The 2nd Circuit’s ruling in Bronx Household of Faith v. Board of Education of the City of New York said that the city can single out for exclusion what it defines as “religious worship services.” The New York City Department of Education has defended this policy, known as Regulation I.Q., in court on and off since 1995 even though the department allows other community groups to rent space for their meetings.

Alliance Defending Freedom is an alliance-building, non-profit legal organization that advocates for the right of people to freely live out their faith.

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Additional resources: Bronx Household of Faith v. Board of Education of the City of New York

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Thursday, April 02, 2015

Previous news releases:

  • 2015-01-26: ADF to Supreme Court: NYC’s arguments to throw out churches fall short
  • 2014-09-24: ADF asks US Supreme Court to uphold freedom of churches to meet in NYC public schools
  • 2014-05-07: Supreme Court’s prayer decision supports freedom of churches to meet in NYC public schools
  • 2014-04-17: ADF appeals decision against churches meeting in NYC public schools
  • 2014-04-03: ADF considering next steps after 2nd Cir. rules against weekend worship services at NYC public schools
  • 2013-05-23: NYC Council resolution gives churches hope
  • 2012-11-16: NYC churches helping Sandy victims still face eviction
  • 2012-06-29: Hope renewed: Weekend worship services will continue at NYC schools
  • 2012-05-31: Will court say worship services can continue in NYC public schools on weekends?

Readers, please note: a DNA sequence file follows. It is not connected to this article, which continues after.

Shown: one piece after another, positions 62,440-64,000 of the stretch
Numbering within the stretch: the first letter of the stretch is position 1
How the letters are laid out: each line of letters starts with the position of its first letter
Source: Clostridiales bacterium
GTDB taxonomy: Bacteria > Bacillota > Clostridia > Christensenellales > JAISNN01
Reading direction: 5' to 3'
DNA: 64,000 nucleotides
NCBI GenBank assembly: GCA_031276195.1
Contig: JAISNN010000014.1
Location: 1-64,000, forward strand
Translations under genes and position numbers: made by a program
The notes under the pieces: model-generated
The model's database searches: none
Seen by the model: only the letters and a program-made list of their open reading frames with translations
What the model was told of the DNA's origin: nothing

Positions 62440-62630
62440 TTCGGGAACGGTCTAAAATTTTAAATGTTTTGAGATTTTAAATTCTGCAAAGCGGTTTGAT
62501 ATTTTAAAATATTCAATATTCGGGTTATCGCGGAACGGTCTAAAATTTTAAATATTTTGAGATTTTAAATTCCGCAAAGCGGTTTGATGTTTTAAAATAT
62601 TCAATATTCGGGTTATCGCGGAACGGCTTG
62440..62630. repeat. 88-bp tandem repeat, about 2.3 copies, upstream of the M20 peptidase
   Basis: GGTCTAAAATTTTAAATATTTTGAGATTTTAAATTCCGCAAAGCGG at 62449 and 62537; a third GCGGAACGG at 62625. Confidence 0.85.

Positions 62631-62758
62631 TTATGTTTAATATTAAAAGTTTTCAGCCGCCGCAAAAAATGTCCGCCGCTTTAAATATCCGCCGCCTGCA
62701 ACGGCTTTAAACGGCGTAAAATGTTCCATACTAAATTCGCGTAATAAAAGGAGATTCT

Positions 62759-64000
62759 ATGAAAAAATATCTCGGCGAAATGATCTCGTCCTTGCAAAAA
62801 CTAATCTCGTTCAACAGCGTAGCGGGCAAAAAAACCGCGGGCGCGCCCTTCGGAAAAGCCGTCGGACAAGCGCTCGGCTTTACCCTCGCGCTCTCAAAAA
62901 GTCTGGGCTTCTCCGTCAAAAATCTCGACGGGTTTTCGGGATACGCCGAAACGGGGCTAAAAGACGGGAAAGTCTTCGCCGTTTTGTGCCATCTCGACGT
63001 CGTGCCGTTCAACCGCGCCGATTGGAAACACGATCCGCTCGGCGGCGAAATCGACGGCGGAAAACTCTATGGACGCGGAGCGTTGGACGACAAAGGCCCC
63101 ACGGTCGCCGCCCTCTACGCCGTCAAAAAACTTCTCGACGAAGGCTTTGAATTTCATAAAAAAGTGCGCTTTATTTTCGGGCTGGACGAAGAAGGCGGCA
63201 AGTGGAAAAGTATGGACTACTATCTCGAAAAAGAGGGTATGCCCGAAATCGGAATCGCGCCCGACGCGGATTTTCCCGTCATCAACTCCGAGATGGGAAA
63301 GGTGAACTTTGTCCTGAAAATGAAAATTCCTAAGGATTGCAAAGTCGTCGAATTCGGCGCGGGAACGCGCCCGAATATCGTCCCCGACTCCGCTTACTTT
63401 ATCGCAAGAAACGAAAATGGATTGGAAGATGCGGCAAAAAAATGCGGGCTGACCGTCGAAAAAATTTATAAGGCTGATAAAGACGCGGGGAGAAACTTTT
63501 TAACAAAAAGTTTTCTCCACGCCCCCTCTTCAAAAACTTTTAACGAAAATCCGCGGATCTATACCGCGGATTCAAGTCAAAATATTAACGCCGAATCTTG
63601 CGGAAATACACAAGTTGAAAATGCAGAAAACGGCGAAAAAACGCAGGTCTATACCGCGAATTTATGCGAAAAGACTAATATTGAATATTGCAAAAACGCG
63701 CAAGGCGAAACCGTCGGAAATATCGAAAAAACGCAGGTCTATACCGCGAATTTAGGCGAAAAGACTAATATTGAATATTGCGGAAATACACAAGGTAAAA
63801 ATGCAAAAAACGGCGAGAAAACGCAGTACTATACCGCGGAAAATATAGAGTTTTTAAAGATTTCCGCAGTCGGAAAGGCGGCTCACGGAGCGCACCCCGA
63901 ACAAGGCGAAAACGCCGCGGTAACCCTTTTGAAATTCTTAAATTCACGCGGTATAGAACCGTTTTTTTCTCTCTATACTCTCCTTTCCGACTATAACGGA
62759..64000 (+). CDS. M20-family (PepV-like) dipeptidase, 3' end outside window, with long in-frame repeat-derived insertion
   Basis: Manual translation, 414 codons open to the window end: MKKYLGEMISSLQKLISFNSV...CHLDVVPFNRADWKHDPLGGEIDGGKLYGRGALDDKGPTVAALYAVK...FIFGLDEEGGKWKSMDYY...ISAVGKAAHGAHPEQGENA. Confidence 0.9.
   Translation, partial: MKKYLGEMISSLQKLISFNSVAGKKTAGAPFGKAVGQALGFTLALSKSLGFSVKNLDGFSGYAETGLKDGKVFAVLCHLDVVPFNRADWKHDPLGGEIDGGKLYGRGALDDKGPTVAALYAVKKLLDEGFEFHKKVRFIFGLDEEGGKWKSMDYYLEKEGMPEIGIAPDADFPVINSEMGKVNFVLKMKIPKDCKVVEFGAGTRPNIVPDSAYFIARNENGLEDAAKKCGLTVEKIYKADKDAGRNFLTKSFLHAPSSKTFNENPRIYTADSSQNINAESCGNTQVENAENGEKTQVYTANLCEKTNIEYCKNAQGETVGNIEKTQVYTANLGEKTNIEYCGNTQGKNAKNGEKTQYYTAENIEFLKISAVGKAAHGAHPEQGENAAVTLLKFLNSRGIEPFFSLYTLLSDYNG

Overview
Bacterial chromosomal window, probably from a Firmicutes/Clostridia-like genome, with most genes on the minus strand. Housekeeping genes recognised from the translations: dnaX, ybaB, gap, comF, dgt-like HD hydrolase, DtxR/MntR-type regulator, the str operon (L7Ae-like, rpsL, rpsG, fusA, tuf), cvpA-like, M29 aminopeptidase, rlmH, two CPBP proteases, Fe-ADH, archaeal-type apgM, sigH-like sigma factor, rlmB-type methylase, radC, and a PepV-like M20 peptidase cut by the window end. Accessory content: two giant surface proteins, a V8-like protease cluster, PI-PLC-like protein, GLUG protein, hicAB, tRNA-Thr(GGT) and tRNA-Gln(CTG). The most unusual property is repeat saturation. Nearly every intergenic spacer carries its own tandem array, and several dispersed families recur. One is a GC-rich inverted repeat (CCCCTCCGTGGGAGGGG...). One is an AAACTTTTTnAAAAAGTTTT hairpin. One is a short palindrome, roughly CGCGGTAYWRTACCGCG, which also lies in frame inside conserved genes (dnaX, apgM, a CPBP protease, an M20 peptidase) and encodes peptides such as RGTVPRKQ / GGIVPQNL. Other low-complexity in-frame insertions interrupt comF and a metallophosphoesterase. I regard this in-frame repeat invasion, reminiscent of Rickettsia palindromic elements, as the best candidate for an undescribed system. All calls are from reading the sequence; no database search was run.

• 2012-02-24: Alive and kicking: Churches to resume meeting at NYC schools
  • 2012-02-16: New life: Like a phoenix rising, churches can continue meeting in NYC schools
  • 2012-02-13: Lawsuit re-energized to stop eviction of worship services from NYC schools
  • 2012-01-09: Faith leaders to Bloomberg: Don’t leave churches homeless; stand for equal access, religious liberty
  • 2011-12-05: Supreme Court lets NYC ‘unequal access’ policy at public schools stand
  • 2011-09-27: ADF asks Supreme Court to halt NYC unequal access policy
  • 2011-06-16: ADF appeals Bronx ruling to keep churches meeting in NYC public schools
  • 2011-06-02: Bronx fail: 2nd Cir. says churches can’t rent NYC school facilities, but all other community groups can
  • 2009-10-05: ADF attorney available for media interviews after 2nd Circuit hearing in Bronx church case
  • 2008-04-01: U.S. DOJ: N.Y. churches entitled to equal treatment by schools
  • 2007-11-02: Judge grants permanent injunction to allow Bronx church to meet at public school on Sundays
  • 2005-11-17: Free at last
  • 2005-05-19: U.S. Justice Department joins ADF in defending equal access for churches in NYC
  • 2005-02-07: ADF attorney defends equal access for churches

  • Jordan Lorence: Churches’ legal battle against New York City shows what real discrimination looks like (National Review, 2015-04-02)
  • Jordan Lorence: Town of Greece decision brings needed common sense to Establishment Clause...and to New York City (National Review, 2014-05-09)
  • Jordan Lorence: Obama DOJ decides not to support religious liberty in NYC (National Review, 2012-10-09)
  • Jordan Lorence: President Obama's Department of Justice once again rejects protection for religious liberty (Christian Post, 2012-10-09)
  • Jordan Lorence: NYC vs. Jefferson: unfair worship ban (New York Post, 2012-08-11)
  • Jordan Lorence: In NYC, schools in churches are OK, but churches in schools are not? (Baptist Press, 2012-02-01)
  • Jordan Lorence: NYC’s senseless slap at prayer (New York Post, 2012-01-19)
  • Tom Minnery: Bloomberg's 'tolerance' hypocrisy: Why does the mayor welcome the mosque and fight small churches? (New York Daily News, 2010-08-23)
  • Jordan Lorence: Give churches space in vacant city schools: They're asking for equal access, nothing more (New York Daily News, 2010-01-27)